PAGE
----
Temporary Use can be an efficient tool for municipalities to redevelop abandoned, hard to develop areas and revitalize run down neighbourhoods.
Hlubina, a huge abandoned coal mining and iron production industrial site in Ostrava (Czech Republic), a valuable industrial heritage site right next to the city centre, was standing empty for years while the owner did not see any opportunities for developement. The area was brought back to life with a series of temporary cultural events organized by the NGO “Provoz Hlubina” in 2010.
After the first successes, both the owner and the Ostrava municipality recognized the potential to expand the activities that Temporary Use had brought to the area. The Municipality helped Hlubina to apply for support of the EU Regional operational programme in renovating the area. Currently, the 6 renovated buildings of Provoz host artists’ residences, supports creation of artworks, hosts creative professionals in 17 studios and rents 3 large halls of the complex for events.
Provoz intends to develop more projects such as Art & Crafts Incubator and a beach to complete the requalification of the place into a cultural district. In this way temporary user can trigger for further development, becoming co-developers and transitioning into permanent use.
Lazarz district in Poznan is an area with considerable rates of vacancy and signs of physical degradation. As the regeneration of the city centre, in both social and infrastructural aspects, is one of the priorities for the Poznan, the municipality decided to start cooperating with neighborhood initiative group “Open Zone for Culture”, which is seeking to foster creative use of vacant space, renew neglected space and create accessible culture.
One emblematic example of this cooperation is Perfex, an abandoned cafe, municipal property, which used to be one of the hearts of Lazarz district and now, with the help of a Temporary Use agreement, has been turned into informal cultural centre organizing performance, exhibition, concerts, open computer festival, coffee place aiming at mixed audience including local population and amateurs of culture and art. The initiators of Perfex have not only opened access to space, but also renovated it performing service of “soft maintenance”.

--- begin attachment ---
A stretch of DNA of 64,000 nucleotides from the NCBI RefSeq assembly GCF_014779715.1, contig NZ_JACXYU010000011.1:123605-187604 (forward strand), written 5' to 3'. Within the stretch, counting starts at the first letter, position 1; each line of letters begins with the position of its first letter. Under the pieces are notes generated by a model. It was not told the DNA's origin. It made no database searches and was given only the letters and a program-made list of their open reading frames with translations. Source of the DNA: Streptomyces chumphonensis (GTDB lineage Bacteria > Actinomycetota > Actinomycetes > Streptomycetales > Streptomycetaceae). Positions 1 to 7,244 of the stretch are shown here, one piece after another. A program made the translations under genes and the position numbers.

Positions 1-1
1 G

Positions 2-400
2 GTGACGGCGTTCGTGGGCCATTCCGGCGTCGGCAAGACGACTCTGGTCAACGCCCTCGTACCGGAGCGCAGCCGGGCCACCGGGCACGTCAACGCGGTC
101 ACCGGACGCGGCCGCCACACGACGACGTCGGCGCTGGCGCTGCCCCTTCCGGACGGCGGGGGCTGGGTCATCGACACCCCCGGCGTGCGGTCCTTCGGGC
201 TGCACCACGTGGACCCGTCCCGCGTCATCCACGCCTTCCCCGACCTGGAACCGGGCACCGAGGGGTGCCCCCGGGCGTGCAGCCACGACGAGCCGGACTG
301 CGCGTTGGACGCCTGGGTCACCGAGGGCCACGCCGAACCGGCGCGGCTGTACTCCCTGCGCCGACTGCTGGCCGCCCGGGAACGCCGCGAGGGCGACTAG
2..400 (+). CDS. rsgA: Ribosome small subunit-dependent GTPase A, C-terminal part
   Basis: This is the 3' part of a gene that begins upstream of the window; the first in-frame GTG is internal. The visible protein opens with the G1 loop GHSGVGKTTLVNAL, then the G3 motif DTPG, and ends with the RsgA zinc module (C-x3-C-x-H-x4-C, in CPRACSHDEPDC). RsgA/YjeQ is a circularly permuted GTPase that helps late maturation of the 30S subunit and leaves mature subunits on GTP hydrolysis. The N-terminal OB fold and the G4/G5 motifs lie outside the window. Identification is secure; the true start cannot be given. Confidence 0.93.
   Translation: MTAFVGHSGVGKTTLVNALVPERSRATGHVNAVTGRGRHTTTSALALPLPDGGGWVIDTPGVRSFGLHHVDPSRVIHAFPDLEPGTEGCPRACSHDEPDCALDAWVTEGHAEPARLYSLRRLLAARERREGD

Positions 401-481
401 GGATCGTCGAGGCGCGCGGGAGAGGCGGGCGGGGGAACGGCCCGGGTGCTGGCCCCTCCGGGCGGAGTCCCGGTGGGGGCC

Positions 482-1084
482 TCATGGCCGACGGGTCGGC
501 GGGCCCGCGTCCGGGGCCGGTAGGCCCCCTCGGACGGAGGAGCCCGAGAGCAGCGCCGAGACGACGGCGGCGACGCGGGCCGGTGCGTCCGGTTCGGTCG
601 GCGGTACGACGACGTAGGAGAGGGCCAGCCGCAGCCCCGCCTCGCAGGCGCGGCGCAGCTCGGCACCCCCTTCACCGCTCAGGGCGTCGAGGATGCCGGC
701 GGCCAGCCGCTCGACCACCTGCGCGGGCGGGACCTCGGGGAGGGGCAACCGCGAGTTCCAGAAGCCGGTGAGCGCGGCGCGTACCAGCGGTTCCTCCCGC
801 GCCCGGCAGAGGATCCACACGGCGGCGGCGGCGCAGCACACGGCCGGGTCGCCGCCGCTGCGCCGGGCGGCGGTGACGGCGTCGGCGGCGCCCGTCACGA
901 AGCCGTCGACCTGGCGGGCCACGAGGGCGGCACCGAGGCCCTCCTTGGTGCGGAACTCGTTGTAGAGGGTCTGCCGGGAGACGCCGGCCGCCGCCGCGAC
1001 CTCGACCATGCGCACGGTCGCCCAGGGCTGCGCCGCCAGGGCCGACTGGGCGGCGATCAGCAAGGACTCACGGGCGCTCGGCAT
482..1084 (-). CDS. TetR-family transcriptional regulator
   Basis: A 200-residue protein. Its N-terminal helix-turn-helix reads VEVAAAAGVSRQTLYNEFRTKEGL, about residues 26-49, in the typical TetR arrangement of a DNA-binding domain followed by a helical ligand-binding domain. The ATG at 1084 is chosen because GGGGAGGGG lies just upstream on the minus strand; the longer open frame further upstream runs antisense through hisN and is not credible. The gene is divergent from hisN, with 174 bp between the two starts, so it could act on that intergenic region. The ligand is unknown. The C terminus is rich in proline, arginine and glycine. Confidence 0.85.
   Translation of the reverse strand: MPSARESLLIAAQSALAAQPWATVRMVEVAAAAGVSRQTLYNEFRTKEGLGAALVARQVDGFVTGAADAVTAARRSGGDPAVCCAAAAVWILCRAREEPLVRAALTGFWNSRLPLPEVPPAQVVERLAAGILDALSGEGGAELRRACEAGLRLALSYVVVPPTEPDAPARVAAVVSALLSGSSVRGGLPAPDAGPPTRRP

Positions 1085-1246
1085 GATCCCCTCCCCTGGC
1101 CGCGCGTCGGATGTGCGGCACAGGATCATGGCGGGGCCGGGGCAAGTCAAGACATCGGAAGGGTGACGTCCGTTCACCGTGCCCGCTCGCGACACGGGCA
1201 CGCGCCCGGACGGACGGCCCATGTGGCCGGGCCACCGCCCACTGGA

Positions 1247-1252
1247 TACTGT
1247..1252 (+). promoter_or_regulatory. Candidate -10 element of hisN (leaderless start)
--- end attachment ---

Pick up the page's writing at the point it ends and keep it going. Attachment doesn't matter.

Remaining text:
In general, the cooperation with “Open Zone for Culture” has resulted in more art and cultural initiatives able to offer workshops, courses, artistic activities for all ages from kids to adults or seniors. It has generated a positive social atmosphere in the neighbourhood: “our Kreuzberg” says Marcin Kostaszuk, director of the Department of Culture. From the example of Ostrava and Poznan, cultural NGOs can be clearly profiled as facilitators of revitalization of degraded areas that municipality should partner with.
Temporary use can serve as a tool to revitalize inactive commercial and shopping areas. In Athens, the municipality called on temporary users to revitalize so-called “Gallery of Merchants”, a vacant shopping passage in the city centre of Athens. For the past few years its shops were closed and the arcade was abandoned as a direct consequence of the crisis.
As part of project “Traces of Commerce”, the municipality acted as a broker between owners and initiatives. In order to occupy shops, users had to organize events (open to the public) as a form paying back the rent. A fab lab, a hat designer, fanzine editors, graphic designers and others were hosted for periods of 8 months in the vacant shops, showcasing their activities, and organizing workshops, speed-dating, concerts and talks, open to the public, which attracted many visitors. The owners of the nearby shops, cafes and bars also claimed that they were affected as well in a very positive way.
Similarly, the ‘Brabantdam’ shopping street in Ghent had a hard time because of continuous (road) works. With the project TRAVAK, it was transformed into a temporary shop-up zone full of creative or artisan pop-up projects. Photographers, furniture designers, screen printers, instrument builders… were reviving the empty shop windows. An exhibition container was filled by some famous graphic artists and photographers, amongst others. An old reconverted tram, the ‘Brabant-tram’, was available for some months for the organization of audiovisual events. These activities revived the empty shop windows and drew considerable attention and foot traffic to the street.
This article is part of the series “Providing Temporary Use services” in which Mārcis Rubenis from Free Riga and Irīna Miķelsone from the City of Riga (Latvia) are describing some examples of how Temporary Use initiatives can see and market themselves as a form of service.